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U.S. tops 4,000 daily deaths from coronavirus for 1st time

By The Associated Press
Posted 5:23PM on Friday 8th January 2021 ( 4 months ago )

ORANGE, Calif. (AP) — The U.S. topped 4,000 coronavirus deaths in a single day for the first time, breaking a record set just one day earlier, as governors tried to ramp up the pace of vaccinations and open the line to elderly people and others.

The tally from Johns Hopkins University showed the nation had 4,085 deaths Thursday, along with nearly 275,000 new cases of the virus — evidence that the crisis is growing worse after family gatherings and travel over the holidays and the onset of winter, which is forcing people indoors.

Deaths have reached epic proportions. Since just Monday, the United States has recorded 13,500 — more than Pearl Harbor, D-Day, 9/11 and the 1906 San Francisco earthquake combined.

Overall, the scourge has left more than 365,000 dead in the U.S. and caused nearly 22 million confirmed infections. More than 132,000 people nationwide are hospitalized with COVID-19.

Britain, with one-fifth the population of the U.S., likewise reported on Friday its highest one-day count of deaths yet: 1,325. That brings the country’s toll to nearly 80,000, the highest in Europe.

Meanwhile, the number of Americans who have gotten their first shot of the COVID-19 vaccine climbed to almost 6.7 million Friday, according to the Centers for Disease Control and Prevention, a robust, one-day gain of about 800,000 after a slow start to the campaign.

The goal ultimately is to vaccinate hundreds of millions in the U.S., though health care workers and nursing home residents are getting priority in most places for now.

Faced with mounting criticism over the sluggish rollout, New York Gov. Andrew Cuomo announced Friday that starting next week, New York will allow a much wider swath of the public to get inoculated, including anyone 75 or older, teachers and first responders. New Mexico is likewise expanding eligibility to the elderly as well as people with certain underlying medical conditions.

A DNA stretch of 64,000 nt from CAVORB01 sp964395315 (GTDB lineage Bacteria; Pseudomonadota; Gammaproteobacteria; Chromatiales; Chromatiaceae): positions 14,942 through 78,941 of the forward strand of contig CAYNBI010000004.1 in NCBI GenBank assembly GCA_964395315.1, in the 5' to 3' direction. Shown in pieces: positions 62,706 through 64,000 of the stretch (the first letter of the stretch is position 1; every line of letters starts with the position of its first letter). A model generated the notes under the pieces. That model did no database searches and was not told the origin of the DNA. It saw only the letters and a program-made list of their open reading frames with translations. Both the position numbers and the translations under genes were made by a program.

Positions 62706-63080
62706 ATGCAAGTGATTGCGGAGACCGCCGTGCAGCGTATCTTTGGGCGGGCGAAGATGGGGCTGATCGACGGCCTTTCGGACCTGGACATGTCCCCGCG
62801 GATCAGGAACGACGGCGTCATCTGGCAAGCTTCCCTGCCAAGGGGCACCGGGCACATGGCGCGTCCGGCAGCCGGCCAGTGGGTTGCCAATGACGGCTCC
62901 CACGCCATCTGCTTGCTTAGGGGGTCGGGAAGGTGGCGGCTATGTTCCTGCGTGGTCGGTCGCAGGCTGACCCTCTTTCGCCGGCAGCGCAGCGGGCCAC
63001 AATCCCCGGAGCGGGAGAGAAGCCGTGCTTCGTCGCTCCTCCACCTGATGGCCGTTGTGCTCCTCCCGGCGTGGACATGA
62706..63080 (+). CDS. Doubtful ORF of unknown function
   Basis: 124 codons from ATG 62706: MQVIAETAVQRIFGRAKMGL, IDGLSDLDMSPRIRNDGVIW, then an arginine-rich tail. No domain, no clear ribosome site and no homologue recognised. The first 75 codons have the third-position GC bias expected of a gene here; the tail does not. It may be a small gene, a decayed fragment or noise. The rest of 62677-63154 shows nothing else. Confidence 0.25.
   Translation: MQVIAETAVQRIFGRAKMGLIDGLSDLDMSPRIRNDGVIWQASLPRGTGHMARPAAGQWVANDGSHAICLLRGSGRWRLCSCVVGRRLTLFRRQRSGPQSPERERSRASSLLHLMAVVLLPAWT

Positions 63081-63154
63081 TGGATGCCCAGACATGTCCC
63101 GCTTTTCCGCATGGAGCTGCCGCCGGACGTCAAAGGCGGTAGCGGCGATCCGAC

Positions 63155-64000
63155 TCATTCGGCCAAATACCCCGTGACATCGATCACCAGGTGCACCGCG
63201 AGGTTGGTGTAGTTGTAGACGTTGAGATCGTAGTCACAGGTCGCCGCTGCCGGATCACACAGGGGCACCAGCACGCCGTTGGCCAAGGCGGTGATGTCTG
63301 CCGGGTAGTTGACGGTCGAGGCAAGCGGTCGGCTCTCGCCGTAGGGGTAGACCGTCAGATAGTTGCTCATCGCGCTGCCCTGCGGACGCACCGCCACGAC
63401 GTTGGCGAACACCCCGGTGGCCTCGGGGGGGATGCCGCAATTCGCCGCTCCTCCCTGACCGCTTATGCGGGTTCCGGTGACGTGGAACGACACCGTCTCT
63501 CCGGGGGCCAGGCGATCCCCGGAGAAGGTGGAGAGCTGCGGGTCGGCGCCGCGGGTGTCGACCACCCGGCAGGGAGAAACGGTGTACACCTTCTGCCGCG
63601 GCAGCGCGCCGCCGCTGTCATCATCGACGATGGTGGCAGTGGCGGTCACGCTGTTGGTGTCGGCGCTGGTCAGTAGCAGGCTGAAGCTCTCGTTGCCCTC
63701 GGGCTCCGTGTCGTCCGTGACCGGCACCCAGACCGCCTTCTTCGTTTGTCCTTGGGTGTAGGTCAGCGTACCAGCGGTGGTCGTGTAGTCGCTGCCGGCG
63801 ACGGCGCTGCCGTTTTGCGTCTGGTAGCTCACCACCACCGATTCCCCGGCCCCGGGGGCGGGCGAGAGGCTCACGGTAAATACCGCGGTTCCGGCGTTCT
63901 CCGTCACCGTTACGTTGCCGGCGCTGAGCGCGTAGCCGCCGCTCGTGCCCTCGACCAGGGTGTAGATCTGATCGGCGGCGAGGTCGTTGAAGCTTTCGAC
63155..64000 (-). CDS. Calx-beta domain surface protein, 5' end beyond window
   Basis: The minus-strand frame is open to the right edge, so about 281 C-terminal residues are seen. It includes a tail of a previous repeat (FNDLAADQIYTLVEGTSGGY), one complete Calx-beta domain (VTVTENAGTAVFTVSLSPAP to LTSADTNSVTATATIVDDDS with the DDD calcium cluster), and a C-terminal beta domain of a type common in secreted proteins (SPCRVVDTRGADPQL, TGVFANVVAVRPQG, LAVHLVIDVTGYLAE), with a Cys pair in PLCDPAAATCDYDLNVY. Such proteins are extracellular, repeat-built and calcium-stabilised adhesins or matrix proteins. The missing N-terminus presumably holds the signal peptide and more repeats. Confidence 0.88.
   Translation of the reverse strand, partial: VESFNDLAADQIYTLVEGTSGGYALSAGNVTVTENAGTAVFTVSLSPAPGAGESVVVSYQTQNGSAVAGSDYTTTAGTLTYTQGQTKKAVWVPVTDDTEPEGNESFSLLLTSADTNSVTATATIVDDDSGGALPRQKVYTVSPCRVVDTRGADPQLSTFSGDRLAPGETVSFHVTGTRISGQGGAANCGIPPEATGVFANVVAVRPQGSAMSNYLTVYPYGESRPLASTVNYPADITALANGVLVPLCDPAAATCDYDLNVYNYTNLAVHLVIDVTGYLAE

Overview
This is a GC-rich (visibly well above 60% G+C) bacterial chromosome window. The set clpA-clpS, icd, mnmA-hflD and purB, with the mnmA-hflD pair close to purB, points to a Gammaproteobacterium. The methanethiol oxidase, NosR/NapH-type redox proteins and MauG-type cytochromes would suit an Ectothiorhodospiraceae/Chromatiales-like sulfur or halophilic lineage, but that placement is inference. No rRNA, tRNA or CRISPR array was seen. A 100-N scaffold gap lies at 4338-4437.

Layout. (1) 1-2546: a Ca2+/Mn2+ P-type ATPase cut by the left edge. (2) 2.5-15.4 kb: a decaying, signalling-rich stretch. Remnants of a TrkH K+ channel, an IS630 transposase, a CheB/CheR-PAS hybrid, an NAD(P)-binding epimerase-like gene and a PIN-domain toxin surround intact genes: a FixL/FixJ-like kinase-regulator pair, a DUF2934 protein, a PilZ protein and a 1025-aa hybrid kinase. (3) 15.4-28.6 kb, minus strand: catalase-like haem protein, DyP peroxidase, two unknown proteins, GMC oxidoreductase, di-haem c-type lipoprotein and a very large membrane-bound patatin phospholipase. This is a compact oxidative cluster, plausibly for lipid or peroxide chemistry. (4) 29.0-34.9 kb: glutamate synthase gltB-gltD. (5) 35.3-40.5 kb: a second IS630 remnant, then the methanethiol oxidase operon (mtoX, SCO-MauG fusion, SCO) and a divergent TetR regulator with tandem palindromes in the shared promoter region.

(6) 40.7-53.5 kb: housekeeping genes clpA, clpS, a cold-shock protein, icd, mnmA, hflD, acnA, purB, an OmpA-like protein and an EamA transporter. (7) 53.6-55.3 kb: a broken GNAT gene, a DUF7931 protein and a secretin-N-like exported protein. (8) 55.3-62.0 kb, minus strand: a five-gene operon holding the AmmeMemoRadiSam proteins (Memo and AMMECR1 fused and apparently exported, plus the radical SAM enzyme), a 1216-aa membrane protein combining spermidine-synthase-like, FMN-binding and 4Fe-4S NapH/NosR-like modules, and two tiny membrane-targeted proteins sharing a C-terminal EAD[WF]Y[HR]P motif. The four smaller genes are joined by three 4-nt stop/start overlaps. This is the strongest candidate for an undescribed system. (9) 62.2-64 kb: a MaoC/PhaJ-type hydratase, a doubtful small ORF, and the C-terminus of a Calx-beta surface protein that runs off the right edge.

In Arizona, a vaccination site will open Monday at the suburban Phoenix stadium where the NFL’s Arizona Cardinals play. State officials said it will be capable of vaccinating thousands of people each day. Oregon plans to dispense thousands of shots at the state fairgrounds in Salem this weekend with help from the National Guard.

In Utah, newly installed Gov. Spencer Cox unveiled a plan aimed at increasing the number of shots administered to 50,000 a week. He said he will issue an executive order requiring facilities to allocate their doses the week they are received.

”This virus does not sleep,” Cox said. “This virus does not take weekends off. And neither should we.”

The lethal surge is being driven in large part by Sun Belt states. California, Arizona, Texas and Florida together had nearly 1,500 deaths and 80,000 cases on Thursday and have been setting daily records this week, as have Mississippi and Nevada.

Many hospitals in Los Angeles and other hard-hit areas are struggling to keep up and warned they may need to ration lifesaving care. Nurses are caring for more sick people than typically allowed under the law after the state began issuing waivers to the strict nurse-to-patient ratios.

At Los Angeles County's Henry Mayo Newhall Hospital in Valencia, nurse Nerissa Black said the place is swamped with patients, likening the situation to New York's at the beginning of the pandemic.

She was assigned six patients but could spend only about 10 minutes with each of them per hour, including the time it takes for her to change her protective gear.

“It’s very hard to decide which one should I go see first: the patient who has chest pain or the patient whose oxygen level is dropping,” she said.

At St. Joseph Hospital south of Los Angeles, nurses in the COVID-19 ward described being overwhelmed as the deaths mount.

“Just today we had two deaths on this unit. And that’s pretty much the norm,” said Caroline Brandenburger. “I usually see one to two every shift. Super sad.” She added: “They fight every day, and they struggle to breathe every day even with tons of oxygen. And then you just see them die. They just die.”

Active-duty military medical personnel were dispatched to a Southern California hospital overwhelmed with COVD-19 patients.